How to Get a Credit Report on Someone Else

By Amanda Morin

  • Overview

    Though getting a credit report on someone else without their permission is in most cases illegal, there are some exceptions. There are also times when it's appropriate to request someone else's credit report with their express written permission. Deciding which route is best for you depends on your purpose for obtaining the credit report.
    • Step 1

      Get a copy of your child's credit history if you suspect his Social Security number may have been stolen. All three of the major credit reporting bureaus--Equifax, Experian and TransUnion--have policies in place that allow you to inquire about and get your child's credit report. You will need to have a copy of his Social Security card, his birth certificate and proof of your relation to him in order to obtain that report.
    • Step 2

      Get a copy of a business' credit report before a big deal or any other momentous move. Since in this case the "someone else" you are investigating is a corporation or entity, it's acceptable to check them out. Going to Experian's site is among the easiest ways to do this. Simply input the company name and location on Experian's Web form and you can then choose which type of report you would like to receive (see Resources below).


    • Step 3

      Obtain written, signed permission from a prospective tenant or employee before requesting a copy of their credit report. It's perfectly legal to check someone out before you rent to them or employ them, you just need their okay to do it. Included in the permission should be a statement of why you intend to check the credit report and that this has been explained in full.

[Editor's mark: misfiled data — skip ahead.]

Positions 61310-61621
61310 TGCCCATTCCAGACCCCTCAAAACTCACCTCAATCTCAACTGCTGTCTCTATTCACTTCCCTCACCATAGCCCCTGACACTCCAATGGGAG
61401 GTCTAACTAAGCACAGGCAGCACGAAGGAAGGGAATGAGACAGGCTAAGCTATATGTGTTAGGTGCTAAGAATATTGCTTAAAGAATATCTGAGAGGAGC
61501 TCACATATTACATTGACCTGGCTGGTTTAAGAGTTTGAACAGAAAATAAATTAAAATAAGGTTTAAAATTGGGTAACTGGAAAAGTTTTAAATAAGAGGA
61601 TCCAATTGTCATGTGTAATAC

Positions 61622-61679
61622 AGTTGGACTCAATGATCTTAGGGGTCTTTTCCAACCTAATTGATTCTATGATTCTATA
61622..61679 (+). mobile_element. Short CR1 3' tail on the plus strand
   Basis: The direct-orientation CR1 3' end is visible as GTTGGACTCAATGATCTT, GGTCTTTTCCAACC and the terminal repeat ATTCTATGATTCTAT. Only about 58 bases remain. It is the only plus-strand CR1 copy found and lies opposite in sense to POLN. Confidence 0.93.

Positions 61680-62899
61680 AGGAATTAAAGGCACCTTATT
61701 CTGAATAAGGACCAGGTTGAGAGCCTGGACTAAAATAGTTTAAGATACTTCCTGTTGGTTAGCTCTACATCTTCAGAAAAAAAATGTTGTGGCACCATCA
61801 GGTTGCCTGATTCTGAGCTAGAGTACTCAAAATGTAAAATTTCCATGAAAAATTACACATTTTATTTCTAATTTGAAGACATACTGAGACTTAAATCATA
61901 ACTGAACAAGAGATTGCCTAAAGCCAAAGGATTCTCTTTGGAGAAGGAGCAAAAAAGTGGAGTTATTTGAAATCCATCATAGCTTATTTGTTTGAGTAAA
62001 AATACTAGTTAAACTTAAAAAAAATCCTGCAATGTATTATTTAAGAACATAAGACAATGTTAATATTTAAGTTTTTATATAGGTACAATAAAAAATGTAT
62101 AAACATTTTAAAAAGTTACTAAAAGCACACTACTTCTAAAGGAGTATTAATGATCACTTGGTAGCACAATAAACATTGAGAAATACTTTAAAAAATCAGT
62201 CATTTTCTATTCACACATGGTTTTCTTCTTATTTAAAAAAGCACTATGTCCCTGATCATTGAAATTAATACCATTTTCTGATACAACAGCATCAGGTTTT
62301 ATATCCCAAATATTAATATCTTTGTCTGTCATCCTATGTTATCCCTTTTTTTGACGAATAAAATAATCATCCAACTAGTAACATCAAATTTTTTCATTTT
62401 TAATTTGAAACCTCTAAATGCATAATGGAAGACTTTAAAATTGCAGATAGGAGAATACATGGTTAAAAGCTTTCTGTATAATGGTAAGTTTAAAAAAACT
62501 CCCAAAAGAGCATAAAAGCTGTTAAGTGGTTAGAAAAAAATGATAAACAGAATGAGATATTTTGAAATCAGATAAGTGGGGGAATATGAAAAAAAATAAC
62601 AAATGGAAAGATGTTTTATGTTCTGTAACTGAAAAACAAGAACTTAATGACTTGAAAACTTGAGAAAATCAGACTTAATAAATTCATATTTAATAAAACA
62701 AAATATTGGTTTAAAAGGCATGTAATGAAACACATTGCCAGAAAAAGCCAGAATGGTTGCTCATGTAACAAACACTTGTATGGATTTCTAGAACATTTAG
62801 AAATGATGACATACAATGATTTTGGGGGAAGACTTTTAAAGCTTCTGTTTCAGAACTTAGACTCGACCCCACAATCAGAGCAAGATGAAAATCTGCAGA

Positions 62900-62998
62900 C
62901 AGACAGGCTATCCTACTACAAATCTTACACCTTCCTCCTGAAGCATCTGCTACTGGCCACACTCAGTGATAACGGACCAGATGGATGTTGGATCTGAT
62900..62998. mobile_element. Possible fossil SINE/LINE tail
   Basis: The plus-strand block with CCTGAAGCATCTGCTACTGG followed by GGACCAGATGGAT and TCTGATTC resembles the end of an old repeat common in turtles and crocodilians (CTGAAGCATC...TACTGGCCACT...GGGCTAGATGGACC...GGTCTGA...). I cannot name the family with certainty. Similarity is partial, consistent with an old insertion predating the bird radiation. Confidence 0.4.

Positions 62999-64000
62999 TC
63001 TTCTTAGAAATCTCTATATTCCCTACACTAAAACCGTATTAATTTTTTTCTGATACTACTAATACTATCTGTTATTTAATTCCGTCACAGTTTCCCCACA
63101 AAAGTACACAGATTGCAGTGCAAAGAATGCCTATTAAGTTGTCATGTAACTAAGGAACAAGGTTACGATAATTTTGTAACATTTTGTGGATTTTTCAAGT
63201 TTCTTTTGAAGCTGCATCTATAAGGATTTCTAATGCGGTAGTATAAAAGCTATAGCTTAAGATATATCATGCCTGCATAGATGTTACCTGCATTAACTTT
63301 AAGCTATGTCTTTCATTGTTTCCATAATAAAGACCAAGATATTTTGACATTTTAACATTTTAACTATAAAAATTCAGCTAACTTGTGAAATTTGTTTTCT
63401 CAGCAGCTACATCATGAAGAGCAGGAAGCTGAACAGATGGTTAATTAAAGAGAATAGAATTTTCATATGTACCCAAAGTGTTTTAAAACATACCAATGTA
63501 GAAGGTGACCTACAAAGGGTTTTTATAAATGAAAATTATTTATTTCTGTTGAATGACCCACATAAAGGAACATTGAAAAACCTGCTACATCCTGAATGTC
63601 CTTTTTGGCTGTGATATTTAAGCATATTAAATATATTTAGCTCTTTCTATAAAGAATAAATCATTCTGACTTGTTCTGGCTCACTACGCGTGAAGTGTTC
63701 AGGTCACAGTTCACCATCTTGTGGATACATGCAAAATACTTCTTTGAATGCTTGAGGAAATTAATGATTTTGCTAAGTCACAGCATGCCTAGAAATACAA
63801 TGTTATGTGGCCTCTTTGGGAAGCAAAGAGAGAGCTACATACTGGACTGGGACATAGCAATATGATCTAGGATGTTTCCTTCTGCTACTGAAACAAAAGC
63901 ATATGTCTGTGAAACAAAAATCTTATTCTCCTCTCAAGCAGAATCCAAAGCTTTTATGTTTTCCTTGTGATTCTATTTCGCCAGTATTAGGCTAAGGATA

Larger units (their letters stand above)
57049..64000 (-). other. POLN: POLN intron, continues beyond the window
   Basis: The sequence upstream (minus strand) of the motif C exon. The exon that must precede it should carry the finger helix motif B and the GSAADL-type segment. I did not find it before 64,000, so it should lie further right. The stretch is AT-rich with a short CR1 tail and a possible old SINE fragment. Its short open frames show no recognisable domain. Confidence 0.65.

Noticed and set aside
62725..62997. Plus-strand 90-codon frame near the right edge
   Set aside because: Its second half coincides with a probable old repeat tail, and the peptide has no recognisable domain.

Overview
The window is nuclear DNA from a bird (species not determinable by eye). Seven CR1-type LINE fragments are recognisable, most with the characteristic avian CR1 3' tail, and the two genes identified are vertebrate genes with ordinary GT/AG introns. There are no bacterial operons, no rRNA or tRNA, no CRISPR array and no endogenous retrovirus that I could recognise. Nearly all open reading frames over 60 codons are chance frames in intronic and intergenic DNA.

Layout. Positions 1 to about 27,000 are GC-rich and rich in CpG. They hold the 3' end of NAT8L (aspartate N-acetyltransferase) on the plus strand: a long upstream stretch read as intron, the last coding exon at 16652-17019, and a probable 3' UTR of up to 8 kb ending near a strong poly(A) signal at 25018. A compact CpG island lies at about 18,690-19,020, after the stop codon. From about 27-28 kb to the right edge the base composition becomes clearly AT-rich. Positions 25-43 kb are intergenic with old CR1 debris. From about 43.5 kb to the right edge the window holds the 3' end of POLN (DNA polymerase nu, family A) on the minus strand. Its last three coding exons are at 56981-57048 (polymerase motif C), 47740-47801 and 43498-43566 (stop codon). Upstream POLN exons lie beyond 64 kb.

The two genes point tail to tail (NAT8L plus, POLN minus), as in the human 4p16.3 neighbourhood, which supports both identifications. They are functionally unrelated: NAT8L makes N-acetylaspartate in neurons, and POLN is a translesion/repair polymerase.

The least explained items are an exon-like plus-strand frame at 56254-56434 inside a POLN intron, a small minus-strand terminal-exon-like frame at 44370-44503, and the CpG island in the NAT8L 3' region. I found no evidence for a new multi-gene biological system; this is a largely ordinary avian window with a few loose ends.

• Step 4

      Consider signing up for an integrated background check service if you are a landlord and will be getting credit reports on a regular basis. The subscription fee may be worth it, saving you both time and money. Agencies like Tenant Verification and e-Renter can provide a copy of a credit report in conjunction with a criminal background check (see Resources below).
    • Skill: Moderate
    • Tip: The Fair Credit Reporting Act provides for consumers to get a copy of their own credit report for free, but doesn't include someone else's report. You will need to pay for a copy of a business or potential tenant/employee's credit history. You can also monitor your credit scores for free if you wish. Remember that your credit scores are not included with your report and that you need to order them separately.
    • Warning:
    • Obtaining a copy of someone else's credit report under false pretenses, with or without permission, is against the law.
    • If you have given an employer permission to get your credit report, he does not have to inform you if he chooses to pull it again after the initial check.

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